At this summons a rough-looking ostler emerged into the circle of light thrown by the single lamp and, touching his hat, announced in a surly voice that he was the individual In question. The guard and he then proceeded to drag the trunks to the vehicle. It was a small wagonette, with a high seat for the driver in front.
“Where to, sir?” asked the driver, when the travellers had taken their seats.
“To Hampton Priory. Do you know where that is?”
“Better’n two mile from here, and close to the railway line,” said the man. “There hain’t been no one livin’ there for two year at the least.”
“We are expected and all will be ready for us,” said Girdlestone.
“Go as fast as you can, for we are cold.”
The driver cracked his whip, and the horse started at a brisk trot down the dark country road.
Looking round her, Kate saw that they were passing through a large country village, consisting of a broad main street, with a few insignificant offshoots branching away on either side. A church stood on one side, and on the other the village inn. The door was open and the light shining through the red curtains of the bar parlour looked warm and cosy. The clink of glasses and the murmur of cheerful voices sounded from within. Kate, as she looked across, felt doubly cheerless and lonely by the contrast. Girdlestone looked too, but with different emotions.
“Another plague spot,” he cried, jerking his head in that direction. “In town or country it is the same. These poison-sellers are scattered over the whole face of the land, and every one of them is a focus of disease and misery.”
“Beg your pardon, sir,” the surly driver observed, screwing round in his seat. “That ‘ere’s the Flyin’ Bull, sir, where I be in sarvice, and it ain’t no poison-seller, but a real right down good house.”
“All liquor is poison, and every house devoted to the sale of it is a sinful house,” Girdlestone said curtly.
“Don’t you say that to my maister,” remarked the driver. “He be a big man wi’ a ter’bly bad temper and a hand like a leg o’ mutton. Hold up, will ye!”
The last remark was addressed to the horse, which had stumbled in going down a sharp incline. They were out of the village by this time, and the road was lined on either side by high hedges, which threw a dense shadow over everything. The feeble lamps of the wagonette bored two little yellow tunnels of light on either side. The man let the reins lie loose upon the horse’s back, and the animal picked out the roadway for itself. As they swung round from the narrow lane on to a broader road Kate broke out into a little cry of pleasure.
“There’s the sea!” she exclaimed joyfully. The moon had broken from behind the clouds and glittered on the vast silvery expanse.
“Yes, that’s the sea,” the driver said, “and them lights down yonder is at Lea Claxton, where the fisher-folk live; and over there,” pointing with his whip to a long dark shadow on the waters, “is the Oilywoite.”
“The Isle of Wight, he means,” said Girdlestone. The driver looked at him reproachfully. “Of course,” said he, “if you Lunnon folks knows more about it than we who are born an’ bred in the place, it’s no manner o’ use our tryin’ to teach you.” With this sarcastic comment he withdrew into himself, and refused to utter another word until the end of their journey.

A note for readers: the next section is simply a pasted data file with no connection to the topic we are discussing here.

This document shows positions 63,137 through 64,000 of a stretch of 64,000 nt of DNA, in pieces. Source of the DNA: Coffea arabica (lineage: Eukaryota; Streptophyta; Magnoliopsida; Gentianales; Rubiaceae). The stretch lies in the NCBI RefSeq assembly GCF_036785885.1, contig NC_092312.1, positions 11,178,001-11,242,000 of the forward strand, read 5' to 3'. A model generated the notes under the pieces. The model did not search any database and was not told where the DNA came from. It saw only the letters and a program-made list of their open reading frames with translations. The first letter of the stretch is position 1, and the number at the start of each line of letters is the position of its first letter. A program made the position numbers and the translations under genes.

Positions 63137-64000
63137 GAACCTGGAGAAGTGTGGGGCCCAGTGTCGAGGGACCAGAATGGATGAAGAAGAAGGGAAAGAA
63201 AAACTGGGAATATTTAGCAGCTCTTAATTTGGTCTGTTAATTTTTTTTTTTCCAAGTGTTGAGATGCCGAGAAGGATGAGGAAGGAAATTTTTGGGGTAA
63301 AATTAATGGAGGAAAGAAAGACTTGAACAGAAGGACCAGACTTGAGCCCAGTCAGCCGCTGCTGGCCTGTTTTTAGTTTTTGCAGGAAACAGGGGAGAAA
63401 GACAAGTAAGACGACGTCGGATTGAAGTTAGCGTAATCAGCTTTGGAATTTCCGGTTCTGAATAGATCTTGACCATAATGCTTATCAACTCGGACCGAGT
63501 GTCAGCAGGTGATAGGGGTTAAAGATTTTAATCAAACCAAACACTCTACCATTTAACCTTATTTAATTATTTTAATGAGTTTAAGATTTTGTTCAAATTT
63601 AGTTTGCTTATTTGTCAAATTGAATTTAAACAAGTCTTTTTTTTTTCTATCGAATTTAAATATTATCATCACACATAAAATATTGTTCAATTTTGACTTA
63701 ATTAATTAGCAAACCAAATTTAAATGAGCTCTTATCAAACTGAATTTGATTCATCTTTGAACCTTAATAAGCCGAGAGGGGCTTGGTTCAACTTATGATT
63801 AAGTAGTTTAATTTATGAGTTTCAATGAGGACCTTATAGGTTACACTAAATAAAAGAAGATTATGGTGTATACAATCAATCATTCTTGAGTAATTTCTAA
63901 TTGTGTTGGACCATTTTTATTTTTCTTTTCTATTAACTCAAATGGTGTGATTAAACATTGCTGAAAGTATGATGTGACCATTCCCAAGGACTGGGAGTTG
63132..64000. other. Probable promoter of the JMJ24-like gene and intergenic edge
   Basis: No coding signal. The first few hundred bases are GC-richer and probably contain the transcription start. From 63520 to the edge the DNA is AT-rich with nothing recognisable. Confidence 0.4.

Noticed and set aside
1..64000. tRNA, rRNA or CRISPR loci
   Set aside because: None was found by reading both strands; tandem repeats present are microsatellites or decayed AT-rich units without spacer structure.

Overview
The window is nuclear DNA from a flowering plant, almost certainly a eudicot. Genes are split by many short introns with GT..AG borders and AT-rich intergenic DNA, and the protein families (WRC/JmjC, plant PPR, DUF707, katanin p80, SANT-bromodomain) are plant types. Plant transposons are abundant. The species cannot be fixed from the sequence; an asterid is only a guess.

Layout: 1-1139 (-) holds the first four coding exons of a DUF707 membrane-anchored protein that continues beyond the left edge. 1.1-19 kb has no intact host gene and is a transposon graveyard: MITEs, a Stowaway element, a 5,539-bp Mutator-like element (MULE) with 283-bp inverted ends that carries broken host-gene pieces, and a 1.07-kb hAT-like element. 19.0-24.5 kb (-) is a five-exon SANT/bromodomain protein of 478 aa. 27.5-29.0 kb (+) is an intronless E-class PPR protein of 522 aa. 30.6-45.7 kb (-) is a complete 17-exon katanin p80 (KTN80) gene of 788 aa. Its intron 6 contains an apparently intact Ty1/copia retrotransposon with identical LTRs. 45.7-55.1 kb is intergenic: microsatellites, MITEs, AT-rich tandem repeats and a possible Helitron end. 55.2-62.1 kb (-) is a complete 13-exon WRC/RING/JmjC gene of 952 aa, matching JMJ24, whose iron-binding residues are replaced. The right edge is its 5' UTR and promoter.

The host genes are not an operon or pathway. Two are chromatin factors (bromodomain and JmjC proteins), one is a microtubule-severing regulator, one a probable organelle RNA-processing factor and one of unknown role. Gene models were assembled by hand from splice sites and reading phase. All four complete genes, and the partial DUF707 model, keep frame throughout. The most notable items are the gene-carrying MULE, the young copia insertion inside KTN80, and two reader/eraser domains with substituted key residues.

It was not long before this was attained. Passing down a deeply rutted lane, they came to a high stone wall which extended for a couple of hundred yards. It had a crumbling, decaying appearance, as far as could be judged in the uncertain light. This wall was broken by a single iron gate, flanked by two high pillars, each of which was surmounted by some weather-beaten heraldic device. Passing through they turned up a winding avenue, with lines of trees on either side, which shot their branches so thickly above them that they might have been driving through some sombre tunnel. This avenue terminated in an open space, in the midst of which towered a great irregular whitewashed building, which was the old Priory. All below it was swathed in darkness, but the upper windows caught the glint of the moon and emitted a pallid and sickly glimmer. The whole effect was so weird and gloomy that Kate felt her heart sink within her. The wagonette pulled up in front of the door, and Girdlestone assisted her to alight.
There had been no lights or any symptoms of welcome, but as they pulled down the trunks the door opened and a little old woman appeared with a candle in her hand, which she carefully shaded from the wind while she peered out into the darkness.
“Is that Mr. Girdlestone?” she cried.
“Of course it is,” the merchant said impatiently. “Did I not telegraph and tell you that I was coming?”
“Yes, yes,” she answered, hobbling forward with the light. “And this is the young lady? Come in, my dear, come in. We have not got things very smart yet, but they will soon come right.”
She led the way through a lofty hall into a large sitting-room, which, no doubt, had been the monkish refectory in bygone days. It looked very bleak and cold now, although a small fire sputtered and sparkled in the corner of the great iron grate. There was a pan upon the fire, and the deal table in the centre of the room was laid out roughly as for a meal. The candle which the old woman had carried in was the only light, though the flickering fire cast strange fantastic shadows in the further corners and among the great oaken rafters which formed the ceiling.